Artists like Halsey, Banks, FKA twigs, Julia Michaels, Alessia Cara, Tove Lo and Selena Gomez nearly all experienced their rise to musical success and acclaim in the wake of ‘Royals’. Even aforementioned artists like Taylor Swift and Ariana Grande can be seen muting their traditionally huge voices in parts of more recent singles, like ‘Look What You Made Me Do’ and ‘7 rings’. Forbes even argued in 2013 said that ‘Royals’ shifted the way the wider public viewed pop music as a genre — it wasn’t something to be scoffed at, and it deserved to be taken seriously.

‘Royals’ shifted the way the wider public viewed pop music as a genre — it wasn’t something to be scoffed at, and it deserved to be taken seriously.

We also see Lorde’s influence in artists like Billie Eilish, even beyond their obvious commonalities. Eilish disrupted the pop landscape in 2019 just like Lorde did six years prior. While Eilish has done it in a much more obvious and immediate way, both artists have a distinct brand of opposition and uniqueness to the larger pop world.

Most of Eilish’s biggest songs have her singing quietly, nonchalantly, which would have been completely out of place prior to ‘Royals’. Off the back of those songs, Eilish won all major Grammy Awards this year and became the first woman to ever win the Hottest 100 with ‘bad guy’. It’s hard to imagine this success as possible without Lorde helping to open the door in the first place.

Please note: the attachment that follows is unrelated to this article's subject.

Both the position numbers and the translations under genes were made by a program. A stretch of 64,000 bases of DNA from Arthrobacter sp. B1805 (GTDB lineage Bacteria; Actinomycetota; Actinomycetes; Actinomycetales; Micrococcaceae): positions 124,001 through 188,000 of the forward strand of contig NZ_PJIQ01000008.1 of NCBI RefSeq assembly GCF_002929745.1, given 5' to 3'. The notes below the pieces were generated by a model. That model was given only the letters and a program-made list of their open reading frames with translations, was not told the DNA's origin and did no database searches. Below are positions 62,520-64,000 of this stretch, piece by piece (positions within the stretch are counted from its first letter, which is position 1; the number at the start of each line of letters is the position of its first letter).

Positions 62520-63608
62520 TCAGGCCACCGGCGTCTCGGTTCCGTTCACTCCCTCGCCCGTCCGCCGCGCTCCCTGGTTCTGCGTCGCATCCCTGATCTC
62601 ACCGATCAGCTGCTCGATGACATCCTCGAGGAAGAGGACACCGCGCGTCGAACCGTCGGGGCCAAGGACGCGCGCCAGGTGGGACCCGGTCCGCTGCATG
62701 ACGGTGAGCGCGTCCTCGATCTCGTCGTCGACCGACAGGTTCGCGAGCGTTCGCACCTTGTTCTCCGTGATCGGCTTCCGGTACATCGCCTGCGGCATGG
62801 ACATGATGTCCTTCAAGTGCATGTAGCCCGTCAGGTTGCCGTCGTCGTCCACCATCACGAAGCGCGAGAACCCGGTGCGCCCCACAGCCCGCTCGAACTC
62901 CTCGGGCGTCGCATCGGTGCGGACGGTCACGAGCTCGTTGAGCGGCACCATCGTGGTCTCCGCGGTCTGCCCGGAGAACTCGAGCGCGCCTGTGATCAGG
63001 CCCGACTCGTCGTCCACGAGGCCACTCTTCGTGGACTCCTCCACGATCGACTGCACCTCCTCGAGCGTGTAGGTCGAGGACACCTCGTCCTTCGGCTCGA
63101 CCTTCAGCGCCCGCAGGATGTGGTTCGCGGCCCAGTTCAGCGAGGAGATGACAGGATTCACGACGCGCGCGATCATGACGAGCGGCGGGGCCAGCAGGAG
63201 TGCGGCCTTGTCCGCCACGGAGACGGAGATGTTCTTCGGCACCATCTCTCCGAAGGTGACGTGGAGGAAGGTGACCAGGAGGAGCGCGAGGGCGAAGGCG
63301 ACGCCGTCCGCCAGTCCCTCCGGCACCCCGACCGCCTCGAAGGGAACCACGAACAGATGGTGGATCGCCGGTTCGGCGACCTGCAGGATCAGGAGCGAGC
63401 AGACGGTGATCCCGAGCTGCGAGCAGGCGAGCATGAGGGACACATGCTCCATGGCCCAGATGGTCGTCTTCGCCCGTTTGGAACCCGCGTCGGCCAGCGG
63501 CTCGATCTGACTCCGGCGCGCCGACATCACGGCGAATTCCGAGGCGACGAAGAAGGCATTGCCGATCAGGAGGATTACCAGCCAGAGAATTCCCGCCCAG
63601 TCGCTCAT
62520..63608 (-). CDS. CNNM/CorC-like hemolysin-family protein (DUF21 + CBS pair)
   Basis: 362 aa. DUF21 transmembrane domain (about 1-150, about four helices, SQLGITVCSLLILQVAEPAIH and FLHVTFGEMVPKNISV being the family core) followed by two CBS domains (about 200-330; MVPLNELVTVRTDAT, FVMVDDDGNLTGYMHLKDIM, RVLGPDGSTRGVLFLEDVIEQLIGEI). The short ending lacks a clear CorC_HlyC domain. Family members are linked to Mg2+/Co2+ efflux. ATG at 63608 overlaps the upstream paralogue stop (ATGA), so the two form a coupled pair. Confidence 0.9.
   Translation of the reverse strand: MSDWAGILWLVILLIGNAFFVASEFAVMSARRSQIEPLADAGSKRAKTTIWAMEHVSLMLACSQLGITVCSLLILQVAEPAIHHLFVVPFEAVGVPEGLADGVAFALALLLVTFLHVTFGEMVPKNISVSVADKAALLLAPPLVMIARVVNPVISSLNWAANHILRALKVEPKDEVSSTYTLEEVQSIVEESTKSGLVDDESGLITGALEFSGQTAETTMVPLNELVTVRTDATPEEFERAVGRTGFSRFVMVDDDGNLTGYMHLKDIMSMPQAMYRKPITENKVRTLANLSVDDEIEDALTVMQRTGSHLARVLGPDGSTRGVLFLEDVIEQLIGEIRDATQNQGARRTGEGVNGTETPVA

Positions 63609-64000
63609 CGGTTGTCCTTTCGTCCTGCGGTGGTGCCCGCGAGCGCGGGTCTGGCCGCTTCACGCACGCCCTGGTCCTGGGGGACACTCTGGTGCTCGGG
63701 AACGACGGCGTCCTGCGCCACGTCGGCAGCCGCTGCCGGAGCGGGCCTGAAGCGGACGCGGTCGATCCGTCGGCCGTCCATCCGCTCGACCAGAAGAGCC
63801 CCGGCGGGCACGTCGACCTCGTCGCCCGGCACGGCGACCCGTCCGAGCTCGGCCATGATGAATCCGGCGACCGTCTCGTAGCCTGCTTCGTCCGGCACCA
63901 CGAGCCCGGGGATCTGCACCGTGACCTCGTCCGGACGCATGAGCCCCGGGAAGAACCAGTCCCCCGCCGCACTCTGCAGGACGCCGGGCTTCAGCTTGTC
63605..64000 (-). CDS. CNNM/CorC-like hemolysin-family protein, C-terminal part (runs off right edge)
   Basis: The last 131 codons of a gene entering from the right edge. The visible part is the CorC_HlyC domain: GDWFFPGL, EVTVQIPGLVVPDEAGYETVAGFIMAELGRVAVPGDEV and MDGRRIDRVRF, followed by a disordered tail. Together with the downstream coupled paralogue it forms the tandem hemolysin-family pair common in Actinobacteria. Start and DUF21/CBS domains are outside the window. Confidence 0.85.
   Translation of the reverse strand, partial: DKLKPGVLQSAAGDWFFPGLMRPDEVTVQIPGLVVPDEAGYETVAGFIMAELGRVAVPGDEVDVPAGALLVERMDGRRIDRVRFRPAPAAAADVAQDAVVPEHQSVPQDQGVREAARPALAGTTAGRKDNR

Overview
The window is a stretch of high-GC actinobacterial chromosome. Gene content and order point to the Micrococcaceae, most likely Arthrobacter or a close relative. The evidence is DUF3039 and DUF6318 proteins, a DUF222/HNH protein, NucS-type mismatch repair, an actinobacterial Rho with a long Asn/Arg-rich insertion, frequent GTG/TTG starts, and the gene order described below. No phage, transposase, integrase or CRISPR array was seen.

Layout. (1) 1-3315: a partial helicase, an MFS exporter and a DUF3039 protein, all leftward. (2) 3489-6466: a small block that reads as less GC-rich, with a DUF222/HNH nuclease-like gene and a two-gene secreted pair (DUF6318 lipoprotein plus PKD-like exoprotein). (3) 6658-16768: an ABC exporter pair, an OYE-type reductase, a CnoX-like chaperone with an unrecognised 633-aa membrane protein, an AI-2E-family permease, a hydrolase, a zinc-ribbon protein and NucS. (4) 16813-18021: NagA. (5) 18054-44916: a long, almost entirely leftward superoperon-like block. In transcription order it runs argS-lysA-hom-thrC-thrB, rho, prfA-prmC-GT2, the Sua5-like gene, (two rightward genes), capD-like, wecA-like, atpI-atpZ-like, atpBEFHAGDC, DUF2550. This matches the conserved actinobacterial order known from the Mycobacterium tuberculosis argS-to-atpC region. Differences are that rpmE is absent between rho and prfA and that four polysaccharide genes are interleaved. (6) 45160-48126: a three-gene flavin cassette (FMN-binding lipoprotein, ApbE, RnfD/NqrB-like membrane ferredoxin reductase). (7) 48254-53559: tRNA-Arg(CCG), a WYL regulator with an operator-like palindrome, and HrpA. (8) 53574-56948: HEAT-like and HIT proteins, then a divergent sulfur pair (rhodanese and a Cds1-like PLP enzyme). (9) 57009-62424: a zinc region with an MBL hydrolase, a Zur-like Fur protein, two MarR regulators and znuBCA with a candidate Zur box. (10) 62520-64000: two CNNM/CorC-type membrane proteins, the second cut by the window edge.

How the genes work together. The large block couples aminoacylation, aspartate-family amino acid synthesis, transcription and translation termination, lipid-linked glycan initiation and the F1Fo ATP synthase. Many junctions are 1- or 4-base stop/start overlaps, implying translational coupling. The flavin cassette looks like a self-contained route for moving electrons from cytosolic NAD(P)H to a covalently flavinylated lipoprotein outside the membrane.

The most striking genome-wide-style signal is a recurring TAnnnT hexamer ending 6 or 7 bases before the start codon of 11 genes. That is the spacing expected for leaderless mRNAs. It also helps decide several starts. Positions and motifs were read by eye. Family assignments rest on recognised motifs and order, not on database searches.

There’s an argument to be made that ‘Royals’ is not actually Lorde’s best song — that title probably belongs to the bombastic break-up anthem ‘Green Light’, or perhaps the heartbreaking ‘Liability’. But ‘Royals’ ultimately triumphs because of the immense impact and influence it had on popular music and culture — its influence is all around us, and will be for a long time to come.

She may have missed out on the 2013 Hottest 100, but now we have a chance to place the Hottest 100 crown on Lorde’s head for the first time — after being crushingly overlooked so many times before. It’s time for us to let Lorde, and ourselves, live that fantasy.

Jackson Langford is a freelance music and culture writer from Newcastle. He tweets at @jacksonlangford